Revised February 2015
Your Avant-Garde award—awarded in 2009—was given for the project entitled “Systems Biology of Immune Reconstitution in HIV/AIDS.” What was your vision for this concept?
My vision was to apply new computational methods to study multidimensional behavioral and biomedical data and use these methods to achieve a systems-level understanding of factors that influence restoration of immune function and other outcomes in people with HIV, and how these factors interact with each other. I felt it was important to derive a more global view of individual health trajectories by examining multiple factors at the same time — demographics, behaviors, substance abuse, mental health, physical health, and laboratory markers of human physiology. Then use this information to develop models that help to explain differences in health trajectories and test if these models are valid across other populations.
How has the award helped you advance this area of science?
The award allowed me to enter the field of big data as it relates to HIV, substance abuse, and co-morbidities — using diverse behavioral, clinical, and biological data, metabolomics, data mining, machine learning, trajectory analysis, and predictive modeling. By integrating data from different platforms, we advanced knowledge of how HIV, substance abuse, and mental health can interact to impact health trajectories through effects on metabolic, inflammatory, stress response, and aging pathways. We also found evidence supporting a biological model of depression involving interactions between stress responses, monoamine metabolism, and mitochondrial pathways — these pathways can be altered in HIV by chronic inflammation, cocaine use, and aging. Our findings suggest that integrated approaches targeting not only the virus, but also inflammation and protective mitochondrial pathways may be beneficial for prevention and treatment of HIV and several co-morbidities including depression.
Have there been any surprises or unusual challenges along the way?
Big data always yield surprises — it is fascinating because you don’t know what you’ll find next, and the pace of gaining new knowledge is quick. As a molecular biologist who recently moved into interdisciplinary science to achieve a more integrated understanding of health trajectories, I was surprised to see such strong effects of education level disparities, depression, and smoking on health trajectories in HIV when compared to the effects of many other factors. When hundreds of variables are examined at the same time and ranked for impact, formal education beyond high school — even one or two additional years — is a strong predictor of better mental and physical health trajectories, while persistent depression and smoking are associated with substantial risk for worse health trajectories. The impact of these factors on health trajectories increases with aging in HIV, especially after age 45 or 50, and these risk factors often co-exist with each other, substance use disorders, and reduced adherence to anti-retroviral medications.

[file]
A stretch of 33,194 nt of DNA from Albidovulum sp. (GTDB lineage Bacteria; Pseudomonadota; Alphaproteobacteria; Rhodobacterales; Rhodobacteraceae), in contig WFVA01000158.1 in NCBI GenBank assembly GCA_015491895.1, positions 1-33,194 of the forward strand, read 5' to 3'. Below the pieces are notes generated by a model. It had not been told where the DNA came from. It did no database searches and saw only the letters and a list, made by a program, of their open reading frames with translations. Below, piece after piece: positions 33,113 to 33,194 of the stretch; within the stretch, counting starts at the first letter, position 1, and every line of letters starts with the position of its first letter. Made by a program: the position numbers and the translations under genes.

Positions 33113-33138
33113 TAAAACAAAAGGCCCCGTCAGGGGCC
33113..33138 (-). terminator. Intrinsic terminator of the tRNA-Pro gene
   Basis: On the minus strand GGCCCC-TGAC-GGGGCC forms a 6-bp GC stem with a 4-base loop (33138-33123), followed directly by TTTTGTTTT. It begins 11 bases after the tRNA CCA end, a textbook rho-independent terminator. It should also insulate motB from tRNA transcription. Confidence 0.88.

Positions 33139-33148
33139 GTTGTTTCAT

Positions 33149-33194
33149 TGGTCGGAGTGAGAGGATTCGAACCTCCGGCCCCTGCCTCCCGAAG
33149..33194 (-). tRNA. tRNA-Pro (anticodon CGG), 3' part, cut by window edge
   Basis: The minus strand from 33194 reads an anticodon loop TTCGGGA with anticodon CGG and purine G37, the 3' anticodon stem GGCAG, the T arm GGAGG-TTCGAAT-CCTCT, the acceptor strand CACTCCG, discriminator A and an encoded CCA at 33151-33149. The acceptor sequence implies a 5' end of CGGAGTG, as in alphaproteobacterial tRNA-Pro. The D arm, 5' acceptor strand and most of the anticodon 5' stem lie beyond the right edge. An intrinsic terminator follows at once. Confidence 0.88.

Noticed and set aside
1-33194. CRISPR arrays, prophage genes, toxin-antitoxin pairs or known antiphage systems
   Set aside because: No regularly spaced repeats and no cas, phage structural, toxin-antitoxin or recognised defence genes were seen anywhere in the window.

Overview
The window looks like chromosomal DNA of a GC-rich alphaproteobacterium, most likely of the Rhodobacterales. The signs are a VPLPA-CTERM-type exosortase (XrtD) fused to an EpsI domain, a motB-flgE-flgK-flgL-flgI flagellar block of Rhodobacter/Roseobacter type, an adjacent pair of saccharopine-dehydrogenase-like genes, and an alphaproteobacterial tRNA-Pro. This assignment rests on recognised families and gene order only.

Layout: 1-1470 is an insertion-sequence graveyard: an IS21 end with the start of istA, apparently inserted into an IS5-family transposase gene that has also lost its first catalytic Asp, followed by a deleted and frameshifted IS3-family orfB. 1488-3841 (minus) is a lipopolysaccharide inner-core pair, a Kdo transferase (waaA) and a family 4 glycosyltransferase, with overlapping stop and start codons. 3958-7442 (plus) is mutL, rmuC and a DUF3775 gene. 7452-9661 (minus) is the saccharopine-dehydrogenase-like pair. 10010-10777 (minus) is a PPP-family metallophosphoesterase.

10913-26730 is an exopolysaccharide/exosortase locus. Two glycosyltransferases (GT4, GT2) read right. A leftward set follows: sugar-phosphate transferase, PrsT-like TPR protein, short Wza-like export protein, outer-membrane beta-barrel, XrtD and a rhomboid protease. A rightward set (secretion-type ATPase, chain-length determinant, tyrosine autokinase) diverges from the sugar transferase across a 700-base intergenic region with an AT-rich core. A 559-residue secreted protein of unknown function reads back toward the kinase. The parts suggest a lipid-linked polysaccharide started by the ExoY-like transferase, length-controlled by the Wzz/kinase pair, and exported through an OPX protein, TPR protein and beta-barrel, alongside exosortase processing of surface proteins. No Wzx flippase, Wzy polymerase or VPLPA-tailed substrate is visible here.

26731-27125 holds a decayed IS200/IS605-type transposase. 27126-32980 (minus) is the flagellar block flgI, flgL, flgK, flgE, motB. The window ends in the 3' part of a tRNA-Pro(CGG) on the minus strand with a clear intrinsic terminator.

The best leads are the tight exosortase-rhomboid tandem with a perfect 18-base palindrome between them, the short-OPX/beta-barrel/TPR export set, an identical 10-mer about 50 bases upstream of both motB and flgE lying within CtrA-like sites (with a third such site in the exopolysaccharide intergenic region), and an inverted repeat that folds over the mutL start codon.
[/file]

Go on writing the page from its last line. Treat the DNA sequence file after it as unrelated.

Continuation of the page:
What advice would you give to others seeking similar awards for bold and innovative science?
Have a broad vision about important problems with public health impact. Imagine how new research tools can be used to address these problems in ways that can drive the field forward, and how they can increase translational knowledge. Think about innovative ways to achieve these goals by integrating knowledge from different fields and leveraging the power of computer science.
Where will your vision of HIV/AIDS research take you next?
I plan to study health effects of recreational and medical marijuana to gain a better understanding of the potential benefits and adverse effects, and the science of how these effects are mediated in cells. I’m also interested in research on the biology of risk behaviors relevant for drug abuse and HIV transmission. Based on knowledge gained from interdisciplinary research, I have new ideas that may help shed light on the biology of risky behaviors, addictions, and depression by integrating genetics, biomarkers, and behavioral data. Ultimately, I hope my research can help to inform evidence-based implementation. I feel it is time for new thinking about comprehensive implementation strategies that can improve mental and physical health trajectories in diverse populations, from early childhood through adolescence and in middle- and old-age. As an example, revamping education in ways that better support the development of skills needed for everyday life, social health, and jobs, from decision-making and basic financial literacy to resilience behaviors that protect against stress and other types of adversity. As a scientist involved in research across different fields for many years, my understanding of the broader landscape has increased over time and my priorities have shifted to place more emphasis on prevention and implementation strategies that can improve mental and physical health across a lifespan. Hopefully, new knowledge from interdisciplinary analysis of big data can help to inform these strategies.